After extensive discussions, debates and demonstrations for educators and workshop participants, parents and interested hobbyists, selection of the standard for microcontrollers to be used in SOLID Learning designs is the Arduino platform we have used for several years together with Raspberry Pi and BeagleBone microcomputer platforms for special purposes.
Support and availability were the primary determining factors for this selection, with the Arduino’s massive community of users and developers and its almost universal availability Internationally and domestically (even at local Radio Shack stores for last-minute additions) making it more attractive than other microcontroller alternatives like the LEGO RXT/NXT Mindstorms, PIC, TI MSP, Kovan, LPCXpresso, and Parallax Propeller boards.
In addition to Arduino’s support base and availability, its flexibility in numerous form-factors and ability to create another Arduino using the Atmel microprocessor chip itself make this an excellent inexpensive educational tool (building a new Arduino costs as little as $6 USD).
The variety of available add-ons (called “Shields”) is also a factor in the Arduino’s favor, as well as the multitude of devices and sensors that have been ported to the Arduino with libraries constructed as open-source downloadable packages for easy inclusion in lessons covering programming, embedded controllers, robotics, and various other purposes from agricultural automation to weather monitoring and social media tracking.
For Microcomputer-specific functions, we will continue to use the Raspberry Pi in workshops on high-performance computing, multi-screen view walls, and web development as its Linux operating system and USB expansion capabilities make this $35 USD single board computer an excellent option for student and educator development. Raspberry Pi add-ons (called “Plates”) are also being developed, while there are adapters to allow some Arduino Shields to be used with the RasPi.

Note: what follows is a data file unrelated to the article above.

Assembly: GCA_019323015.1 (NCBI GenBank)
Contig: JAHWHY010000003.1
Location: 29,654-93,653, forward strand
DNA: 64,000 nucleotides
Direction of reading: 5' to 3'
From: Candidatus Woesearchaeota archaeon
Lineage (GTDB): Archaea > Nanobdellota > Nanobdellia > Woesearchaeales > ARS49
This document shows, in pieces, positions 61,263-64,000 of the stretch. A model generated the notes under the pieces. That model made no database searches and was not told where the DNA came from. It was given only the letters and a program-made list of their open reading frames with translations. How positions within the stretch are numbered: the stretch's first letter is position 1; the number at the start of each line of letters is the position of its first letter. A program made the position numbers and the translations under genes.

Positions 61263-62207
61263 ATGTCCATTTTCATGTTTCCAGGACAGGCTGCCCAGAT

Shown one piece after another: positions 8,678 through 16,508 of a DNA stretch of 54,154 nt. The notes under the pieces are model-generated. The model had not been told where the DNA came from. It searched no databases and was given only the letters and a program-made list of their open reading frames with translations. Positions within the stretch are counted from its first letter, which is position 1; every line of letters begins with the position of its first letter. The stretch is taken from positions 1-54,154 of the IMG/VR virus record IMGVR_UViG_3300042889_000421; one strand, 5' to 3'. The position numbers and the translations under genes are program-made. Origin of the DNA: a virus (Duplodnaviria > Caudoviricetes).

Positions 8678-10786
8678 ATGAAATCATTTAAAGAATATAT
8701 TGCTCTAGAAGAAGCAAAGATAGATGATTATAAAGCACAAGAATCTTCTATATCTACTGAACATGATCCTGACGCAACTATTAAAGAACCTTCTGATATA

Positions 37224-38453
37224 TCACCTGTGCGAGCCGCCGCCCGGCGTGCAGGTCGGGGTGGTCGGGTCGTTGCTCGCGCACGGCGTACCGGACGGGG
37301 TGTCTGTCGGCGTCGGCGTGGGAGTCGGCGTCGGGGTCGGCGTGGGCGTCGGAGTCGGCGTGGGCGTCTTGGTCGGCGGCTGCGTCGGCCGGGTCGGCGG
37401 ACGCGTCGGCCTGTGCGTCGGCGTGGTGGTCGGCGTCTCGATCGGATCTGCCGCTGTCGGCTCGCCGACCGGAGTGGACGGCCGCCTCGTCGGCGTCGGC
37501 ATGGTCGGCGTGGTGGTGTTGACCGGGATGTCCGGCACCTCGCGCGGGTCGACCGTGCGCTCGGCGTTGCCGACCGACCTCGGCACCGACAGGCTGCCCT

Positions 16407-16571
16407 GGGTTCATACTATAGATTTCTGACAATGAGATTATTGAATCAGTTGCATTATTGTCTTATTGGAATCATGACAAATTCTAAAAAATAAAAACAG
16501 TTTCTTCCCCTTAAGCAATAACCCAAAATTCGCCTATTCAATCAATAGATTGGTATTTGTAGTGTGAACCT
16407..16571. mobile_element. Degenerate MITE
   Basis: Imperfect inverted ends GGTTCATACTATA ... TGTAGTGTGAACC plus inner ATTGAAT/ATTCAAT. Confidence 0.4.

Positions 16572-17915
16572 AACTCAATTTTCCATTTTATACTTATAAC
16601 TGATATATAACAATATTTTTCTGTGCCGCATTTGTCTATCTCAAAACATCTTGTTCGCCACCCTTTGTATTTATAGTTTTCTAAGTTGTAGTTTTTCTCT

The Raspberry Pi’s on-board HDMI video and CD card storage provide an excellent resource, with sufficient flexibility that some teachers are creating student check-out “laptops” for under $100 each. STEMulate Learning workshops for BSA and Girl Scout computer Merit Badges are currently being extended using only open source options running atop a Raspberry Pi, with the participants planning to release their designs for others to use in their own programs.
When hardware requirements exceed the limited GPIO of the Raspberry Pi, but greater computing power is needed beyond the Arduino’s capacity, the BeagleBone will be employed. I am currently working with the BeagleBone Black to adapt several robotics workshops to use this $45 USD Linux-based board as an alternative to Arduinos.
Our Summer workshops will build submersible robots (ROVs) based on the MIT SeaPerch and OpenROV designs, which will use BeagleBones, because a number of specialized add-ons (called “Capes”) have already been developed to support robot and ROV design requirements.
A comparison of the three selections is included below. The Arduino (either Duo or Leonardo, discussion is still ongoing) will be the go-to for battery-based designs that do not need a full Linux computer. The BeagleBone will be used when hardware requirements exceed the minimal Raspberry Pi GPIO interface.
|Board||Arduino Leonardo||Raspberry Pi, Model B||BeagleBone Black|
|Price||$25 USD||$35 USD||$45 USD|
|Processor||16MHz Atmel||700MHz ARM||1GHz ARM|
|RAM||2.5KB, 32KB Flash||256MB, SD card||512MB DDR3, 2GB eMMC, microSD card|
|Digital Pins||20||8 GPIO||65 GPIO|
|PWM Pins||7 PWM||—||8 PWM|
|Network||—||10/100 Ethernet||10/100 Ethernet|
|Video||—||HD via HDMI, Composite||HDMI|
|Platform||Arduino IDE||Rasbian (Debian), Pidora (Fedora), Arch Linux, RISC||Android, Ubuntu, Angstrom Linux, Cloud9|
|Programming||Processing (C variant)||Any language supported by a compatible Linux distribution.||Any language supported by a compatible Linux distribution.|
|Power||40mA per I/O pin @7-12V||700mA @5V||210-460mA @5V|
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